An important secondary objective was to compare the ability of the MSP142-FVO and MSP142-3D7 vaccines to elicit specific antibody responses in malaria-naïve individuals after primary immunization and revaccination. For both MSP142-FVO/Alhydrogel and MSP142-3D7/Alhydrogel groups, no antibody response to the homologous immunogen was detected 2 wk after the first vaccination, but an increase in specific antibody was observed in volunteers after the second and third immunizations of either vaccines. These observations suggest that the initial immunizations induced B cell memory and revaccination boosted memory B cell responses. The proportion of responders in all dose cohorts increased markedly after each vaccination.

Generalizability

MSP142-FVO and MSP142-3D7 polypeptides provide multiple B cell and T cell epitopes [15,16], and their amino acid compositions differ by greater than 50%, predominantly in the N-terminal 33-kDa region. The highly conserved C-terminal 19-kDa domain of MSP142 is preferentially recognized by antibodies. Antibodies to MSP119 prevent invasion and growth of the parasites in erythrocytes [2931], and are also associated with protection against severe malaria [3237]. Several T cell epitopes have been mapped to the dimorphic N-terminal 33-kDa region [16].

Preclinical studies showed overall antibody responses to MSP142-FVO were greater than MSP142-3D7. Although antibodies generated in response to vaccination cross-reacted with both forms of the protein, they preferentially recognized the homologous protein by ELISA and the homologous parasite by GIA (L. B. Martin, et al., unpublished data). In contrast, data from this clinical trial showed MSP142-FVO/Alhydrogel and MSP142-3D7/Alhydrogel were equally immunogenic, and the antibodies elicited by each vaccine recognized the homologous and heterologous MSP142 recombinant proteins and native parasite proteins qualitatively similarly.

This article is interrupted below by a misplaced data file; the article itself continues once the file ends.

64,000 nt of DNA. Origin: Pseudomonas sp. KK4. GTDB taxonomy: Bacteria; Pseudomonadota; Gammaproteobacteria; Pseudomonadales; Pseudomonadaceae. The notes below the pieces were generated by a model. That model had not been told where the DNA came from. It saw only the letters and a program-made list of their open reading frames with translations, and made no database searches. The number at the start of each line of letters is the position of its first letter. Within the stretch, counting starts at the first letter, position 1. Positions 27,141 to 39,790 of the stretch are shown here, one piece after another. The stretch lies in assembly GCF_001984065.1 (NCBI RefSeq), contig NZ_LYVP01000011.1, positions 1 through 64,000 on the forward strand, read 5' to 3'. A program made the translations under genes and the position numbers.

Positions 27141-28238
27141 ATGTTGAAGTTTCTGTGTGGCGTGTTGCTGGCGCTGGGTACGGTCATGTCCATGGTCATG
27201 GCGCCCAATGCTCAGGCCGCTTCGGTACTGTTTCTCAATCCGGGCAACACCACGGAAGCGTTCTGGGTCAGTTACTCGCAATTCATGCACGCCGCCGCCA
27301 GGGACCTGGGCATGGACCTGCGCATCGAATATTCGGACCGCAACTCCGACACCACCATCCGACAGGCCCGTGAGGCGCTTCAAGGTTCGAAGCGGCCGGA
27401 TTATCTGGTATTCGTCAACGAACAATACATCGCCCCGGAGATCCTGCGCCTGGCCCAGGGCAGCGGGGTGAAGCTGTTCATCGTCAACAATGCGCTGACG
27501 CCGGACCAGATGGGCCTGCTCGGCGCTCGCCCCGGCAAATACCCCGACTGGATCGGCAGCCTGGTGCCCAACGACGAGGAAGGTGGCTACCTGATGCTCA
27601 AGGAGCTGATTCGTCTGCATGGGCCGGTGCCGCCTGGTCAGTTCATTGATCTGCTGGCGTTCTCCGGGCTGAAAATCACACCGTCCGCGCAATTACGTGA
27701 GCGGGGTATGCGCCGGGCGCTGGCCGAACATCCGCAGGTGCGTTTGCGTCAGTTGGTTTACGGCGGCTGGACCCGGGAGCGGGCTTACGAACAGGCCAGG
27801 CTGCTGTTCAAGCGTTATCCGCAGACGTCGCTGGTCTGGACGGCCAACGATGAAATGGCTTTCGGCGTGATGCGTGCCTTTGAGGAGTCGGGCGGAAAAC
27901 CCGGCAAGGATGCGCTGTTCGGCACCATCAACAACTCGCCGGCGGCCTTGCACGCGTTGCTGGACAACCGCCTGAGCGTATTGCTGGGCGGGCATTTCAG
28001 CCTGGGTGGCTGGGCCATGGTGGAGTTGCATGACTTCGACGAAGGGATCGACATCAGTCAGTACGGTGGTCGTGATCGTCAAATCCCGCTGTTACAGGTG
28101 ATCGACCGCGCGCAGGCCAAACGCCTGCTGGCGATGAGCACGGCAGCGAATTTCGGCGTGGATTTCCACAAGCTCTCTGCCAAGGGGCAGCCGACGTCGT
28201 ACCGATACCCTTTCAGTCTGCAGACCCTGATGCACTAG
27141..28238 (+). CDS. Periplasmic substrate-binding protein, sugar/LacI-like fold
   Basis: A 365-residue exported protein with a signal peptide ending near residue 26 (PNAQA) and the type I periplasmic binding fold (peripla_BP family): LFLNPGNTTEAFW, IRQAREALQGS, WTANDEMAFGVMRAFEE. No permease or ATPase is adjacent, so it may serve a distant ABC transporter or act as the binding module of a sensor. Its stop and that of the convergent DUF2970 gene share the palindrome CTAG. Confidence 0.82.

Antibody levels to MSP142 protein correlated with antibody levels to both the MSP119 and to MSP133 proteins. These data indicate that both the conserved 19-kDa domain and the dimorphic 33-kDa region of MSP142 are recognized by B cells and stimulate antibody responses. However, the majority of the antibodies induced by vaccination were targeted to the conserved domain, MSP119. The biological impact of the low levels of anti-MSP133 antibodies to the homologous protein is unknown. These data suggest that there is little difference in the antibody response generated by the dimorphic forms of MSP142. The data from this study are in contrast to that obtained following vaccination with FMP1/AS02A where the resulting antibodies preferentially recognized the homologous antigen in malaria-naïve [19] and malaria-experienced [20,38] adults.

The nature of the MSP142-specific antibody response and T cell immune response generated in the volunteers of the current study were found to be qualitatively different. Antibodies generated following vaccination with either MSP142-FVO/Alhydrogel or MSP142-3D7/Alhydrogel were highly cross-reactive in their ability to recognize the FVO or 3D7 form of MSP142 and MSP119, whereas the low-level antibody to the dimorphic MSP133 region as allele-specific. This suggests limited strain specificity in the majority of the antibody response. In contrast, cytokine ELISPOT analysis of MSP142-specific T cell responses revealed a strong preference toward the immunizing antigen with limited activation by the alternate form of MSP142 (C. Huaman, et al., unpublished data). The epitopes responsible for the cytokine production were localized to the N-terminal 33-kDa region of MSP142. This suggests that the development of a memory response following MSP142 vaccination may require the inclusion of the relevant T-helper epitopes from the dimorphic region.